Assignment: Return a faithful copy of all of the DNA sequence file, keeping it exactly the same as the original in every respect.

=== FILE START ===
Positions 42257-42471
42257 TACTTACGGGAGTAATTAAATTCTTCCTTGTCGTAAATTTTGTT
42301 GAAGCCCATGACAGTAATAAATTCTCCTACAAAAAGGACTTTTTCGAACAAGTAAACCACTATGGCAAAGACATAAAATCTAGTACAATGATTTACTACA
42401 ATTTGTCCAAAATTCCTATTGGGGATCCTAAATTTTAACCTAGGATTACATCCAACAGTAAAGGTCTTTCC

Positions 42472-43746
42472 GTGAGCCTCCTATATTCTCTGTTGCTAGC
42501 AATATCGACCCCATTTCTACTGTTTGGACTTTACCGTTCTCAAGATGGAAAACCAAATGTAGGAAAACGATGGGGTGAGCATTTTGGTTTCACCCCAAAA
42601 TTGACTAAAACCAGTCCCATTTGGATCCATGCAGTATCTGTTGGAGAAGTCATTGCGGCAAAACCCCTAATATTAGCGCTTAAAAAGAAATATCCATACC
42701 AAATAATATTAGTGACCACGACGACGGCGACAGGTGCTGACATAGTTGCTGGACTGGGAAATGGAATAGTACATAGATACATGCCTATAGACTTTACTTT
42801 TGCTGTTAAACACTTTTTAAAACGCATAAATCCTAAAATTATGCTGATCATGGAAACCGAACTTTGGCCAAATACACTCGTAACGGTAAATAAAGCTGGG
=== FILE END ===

Positions 42257-42471
42257 TACTTACGGGAGTAATTAAATTCTTCCTTGTCGTAAATTTTGTT
42301 GAAGCCCATGACAGTAATAAATTCTCCTACAAAAAGGACTTTTTCGAACAAGTAAACCACTATGGCAAAGACATAAAATCTAGTACAATGATTTACTACA
42401 ATTTGTCCAAAATTCCTATTGGGGATCCTAAATTTTAACCTAGGATTACATCCAACAGTAAAGGTCTTTCC

Positions 42472-43746
42472 GTGAGCCTCCTATATTCTCTGTTGCTAGC
42501 AATATCGACCCCATTTCTACTGTTTGGACTTTACCGTTCTCAAGATGGAAAACCAAATGTAGGAAAACGATGGGGTGAGCATTTTGGTTTCACCCCAAAA
42601 TTGACTAAAACCAGTCCCATTTGGATCCATGCAGTATCTGTTGGAGAAGTCATTGCGGCAAAACCCCTAATATTAGCGCTTAAAAAGAAATATCCATACC
42701 AAATAATATTAGTGACCACGACGACGGCGACAGGTGCTGACATAGTTGCTGGACTGGGAAATGGAATAGTACATAGATACATGCCTATAGACTTTACTTT
42801 TGCTGTTAAACACTTTTTAAAACGCATAAATCCTAAAATTATGCTGATCATGGAAACCGAACTTTGGCCAAATACACTCGTAACGGTAAATAAAGCTGGG